Light screen

Recently, I moved house. In this home, every space has one wall that’s seventy percent antique single-glazing and thirty percent inactive radiator. My interior lamps are direct competitors to overhanging street lights. They compete over darkness. Together, they are both winners. Light is always.

In bright sunshine, my laptop-screen turns blurry and my smartphone’s brightness cannot beat the sun-ray’s reflections. A day like that and it’s immediately difficult to look at any screen at all.

This year’s first card reached its receiver on a clear winter day. To make sure he’d head outside, to screen people and streets, I could not other than send him something to fold over his laptop. With light and darkness, who’s first decides who is who. I wanted him to be first.

To search and see light beyond a screen.

 

Advertisements

Shedding New Light On Things

The first Salone night is spent at the Venture Lambrate, a new area in Milan’s North-East outskirts, dedicated to 236 designers on a total of 5,000 square meters of exhibition space. But it doesn’t feel like an ordinary exhibition. Instead, it feels like a well-kept secret jungle when you’re meandering through people, buildings, rooms, gardens and over stairs, rooftops and zebra-crossings.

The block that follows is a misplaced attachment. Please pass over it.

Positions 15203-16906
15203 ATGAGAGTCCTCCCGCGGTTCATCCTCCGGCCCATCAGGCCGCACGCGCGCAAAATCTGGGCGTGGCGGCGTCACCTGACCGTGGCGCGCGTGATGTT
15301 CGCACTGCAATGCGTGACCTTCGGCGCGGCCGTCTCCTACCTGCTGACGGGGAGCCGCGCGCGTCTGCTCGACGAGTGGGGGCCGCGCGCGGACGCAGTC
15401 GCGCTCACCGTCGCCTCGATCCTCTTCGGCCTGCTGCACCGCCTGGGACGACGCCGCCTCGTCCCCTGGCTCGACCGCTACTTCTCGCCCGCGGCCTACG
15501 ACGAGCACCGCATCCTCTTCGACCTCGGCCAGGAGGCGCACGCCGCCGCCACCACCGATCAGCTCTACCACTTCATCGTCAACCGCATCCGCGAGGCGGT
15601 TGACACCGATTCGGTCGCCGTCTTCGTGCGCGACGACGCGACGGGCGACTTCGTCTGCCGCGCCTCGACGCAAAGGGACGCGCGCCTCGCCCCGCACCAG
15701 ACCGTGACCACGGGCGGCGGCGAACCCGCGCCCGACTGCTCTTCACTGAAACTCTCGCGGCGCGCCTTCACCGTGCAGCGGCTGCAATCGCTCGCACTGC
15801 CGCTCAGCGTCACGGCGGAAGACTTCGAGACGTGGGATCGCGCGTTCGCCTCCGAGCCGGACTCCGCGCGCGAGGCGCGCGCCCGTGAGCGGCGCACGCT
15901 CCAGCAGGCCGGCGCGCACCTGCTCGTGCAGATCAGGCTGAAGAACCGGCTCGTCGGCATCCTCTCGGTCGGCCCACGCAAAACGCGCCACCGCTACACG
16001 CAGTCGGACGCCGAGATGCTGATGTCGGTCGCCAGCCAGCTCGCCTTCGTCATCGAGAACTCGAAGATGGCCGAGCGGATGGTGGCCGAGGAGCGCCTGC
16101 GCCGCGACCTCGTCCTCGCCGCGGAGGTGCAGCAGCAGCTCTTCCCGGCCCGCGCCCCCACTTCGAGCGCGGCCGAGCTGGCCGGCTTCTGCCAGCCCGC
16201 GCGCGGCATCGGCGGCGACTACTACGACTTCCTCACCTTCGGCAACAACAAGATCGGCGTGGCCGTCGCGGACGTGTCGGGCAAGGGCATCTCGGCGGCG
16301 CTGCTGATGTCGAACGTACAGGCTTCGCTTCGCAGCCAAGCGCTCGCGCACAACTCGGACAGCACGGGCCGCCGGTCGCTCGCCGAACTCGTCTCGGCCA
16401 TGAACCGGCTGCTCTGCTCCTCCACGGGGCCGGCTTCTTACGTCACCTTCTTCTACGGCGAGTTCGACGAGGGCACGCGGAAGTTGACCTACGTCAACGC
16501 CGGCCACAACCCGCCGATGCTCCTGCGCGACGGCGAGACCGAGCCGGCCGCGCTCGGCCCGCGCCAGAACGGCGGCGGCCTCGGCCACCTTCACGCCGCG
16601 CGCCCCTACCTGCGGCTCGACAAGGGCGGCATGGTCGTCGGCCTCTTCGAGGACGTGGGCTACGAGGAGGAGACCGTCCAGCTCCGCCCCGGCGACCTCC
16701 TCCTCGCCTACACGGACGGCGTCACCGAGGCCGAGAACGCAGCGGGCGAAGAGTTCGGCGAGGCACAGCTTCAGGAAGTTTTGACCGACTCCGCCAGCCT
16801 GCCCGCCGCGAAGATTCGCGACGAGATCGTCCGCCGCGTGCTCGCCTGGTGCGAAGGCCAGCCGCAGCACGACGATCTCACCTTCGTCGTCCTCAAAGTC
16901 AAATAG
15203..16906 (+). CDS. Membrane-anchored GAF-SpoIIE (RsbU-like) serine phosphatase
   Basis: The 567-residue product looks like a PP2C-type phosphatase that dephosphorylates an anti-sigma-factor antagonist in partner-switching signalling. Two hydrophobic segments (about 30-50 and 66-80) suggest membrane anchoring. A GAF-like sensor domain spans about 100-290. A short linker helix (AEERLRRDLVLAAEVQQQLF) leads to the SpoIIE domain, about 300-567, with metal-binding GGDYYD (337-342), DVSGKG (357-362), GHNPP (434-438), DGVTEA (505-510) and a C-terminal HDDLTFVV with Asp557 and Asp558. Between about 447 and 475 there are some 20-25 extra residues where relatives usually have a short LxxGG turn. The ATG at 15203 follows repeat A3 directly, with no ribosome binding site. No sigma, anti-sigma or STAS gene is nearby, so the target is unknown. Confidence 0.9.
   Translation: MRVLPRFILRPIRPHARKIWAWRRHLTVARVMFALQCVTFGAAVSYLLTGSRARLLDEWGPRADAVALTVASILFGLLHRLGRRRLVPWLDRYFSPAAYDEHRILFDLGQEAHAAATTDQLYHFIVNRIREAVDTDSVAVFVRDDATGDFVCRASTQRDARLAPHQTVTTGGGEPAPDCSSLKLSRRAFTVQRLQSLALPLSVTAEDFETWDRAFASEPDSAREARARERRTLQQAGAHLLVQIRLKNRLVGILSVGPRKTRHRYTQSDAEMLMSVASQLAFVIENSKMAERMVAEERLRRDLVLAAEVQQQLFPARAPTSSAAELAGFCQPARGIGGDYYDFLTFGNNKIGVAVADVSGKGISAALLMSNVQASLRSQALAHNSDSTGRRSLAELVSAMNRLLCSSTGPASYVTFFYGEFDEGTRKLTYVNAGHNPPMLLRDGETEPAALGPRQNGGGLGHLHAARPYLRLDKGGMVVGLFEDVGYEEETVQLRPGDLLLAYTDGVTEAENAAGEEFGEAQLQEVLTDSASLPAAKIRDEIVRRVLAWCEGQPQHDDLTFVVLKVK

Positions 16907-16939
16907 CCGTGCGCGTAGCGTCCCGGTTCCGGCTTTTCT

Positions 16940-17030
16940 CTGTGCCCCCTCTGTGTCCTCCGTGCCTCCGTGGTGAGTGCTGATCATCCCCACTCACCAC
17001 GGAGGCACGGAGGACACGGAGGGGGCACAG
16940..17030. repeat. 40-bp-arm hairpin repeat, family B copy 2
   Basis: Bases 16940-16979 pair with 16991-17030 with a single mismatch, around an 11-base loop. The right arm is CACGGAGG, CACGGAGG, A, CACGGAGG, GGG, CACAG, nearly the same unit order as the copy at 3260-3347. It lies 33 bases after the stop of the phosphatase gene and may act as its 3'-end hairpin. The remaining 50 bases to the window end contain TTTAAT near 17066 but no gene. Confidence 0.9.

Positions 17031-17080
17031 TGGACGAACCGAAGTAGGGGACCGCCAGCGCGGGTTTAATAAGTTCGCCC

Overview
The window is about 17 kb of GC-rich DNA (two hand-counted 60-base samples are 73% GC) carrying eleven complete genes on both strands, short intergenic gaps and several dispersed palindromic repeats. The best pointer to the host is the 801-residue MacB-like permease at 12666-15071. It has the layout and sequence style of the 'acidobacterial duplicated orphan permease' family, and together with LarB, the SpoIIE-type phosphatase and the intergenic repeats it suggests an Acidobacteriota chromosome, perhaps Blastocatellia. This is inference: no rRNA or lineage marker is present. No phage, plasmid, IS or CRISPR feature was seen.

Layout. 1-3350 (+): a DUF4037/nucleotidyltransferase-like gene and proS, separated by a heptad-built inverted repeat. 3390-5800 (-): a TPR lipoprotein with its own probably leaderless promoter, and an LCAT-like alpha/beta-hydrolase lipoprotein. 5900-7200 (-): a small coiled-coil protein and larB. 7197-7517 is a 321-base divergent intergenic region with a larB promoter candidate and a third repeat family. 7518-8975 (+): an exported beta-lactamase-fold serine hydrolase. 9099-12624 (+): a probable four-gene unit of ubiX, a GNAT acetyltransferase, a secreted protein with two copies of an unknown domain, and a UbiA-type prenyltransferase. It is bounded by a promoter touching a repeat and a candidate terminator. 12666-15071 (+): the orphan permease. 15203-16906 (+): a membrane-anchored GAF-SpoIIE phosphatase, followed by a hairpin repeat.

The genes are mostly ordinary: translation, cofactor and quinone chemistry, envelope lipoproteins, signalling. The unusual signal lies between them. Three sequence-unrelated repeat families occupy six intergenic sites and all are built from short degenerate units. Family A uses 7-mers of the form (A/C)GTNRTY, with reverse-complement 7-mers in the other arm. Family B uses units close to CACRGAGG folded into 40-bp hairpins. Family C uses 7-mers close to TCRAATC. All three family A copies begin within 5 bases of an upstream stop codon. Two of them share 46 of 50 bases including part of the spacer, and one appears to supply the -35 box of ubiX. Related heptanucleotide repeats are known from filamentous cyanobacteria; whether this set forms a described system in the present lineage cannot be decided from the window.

We stumbled upon the launch of Castor, a multidisciplinary design bureau from Canada, that is about to storm the European design charts. Their Invisible Chandelier is made out of a unique collection of (old-fashioned) halogen light-bulbs, whereas the light itself comes from a LED-filled board, placed on top of the bulbs.

As often the case with good design: it looks simple, yet is complicated. So far, the designers behind Castor managed to give a new life to old guitar samplers, phone cords, fire extinguishers, exhaust pipes and car-headlights. This way those (re-)usables can now shed some new light on things.

Of course I now feel as if I will be able to draw up a comparable miracle of a chandelier in my own home. Therefore, I will start collecting, no, hoarding, old light-bulbs from today onwards. So you know where to send them. What else do you think could use a new life in a lamp?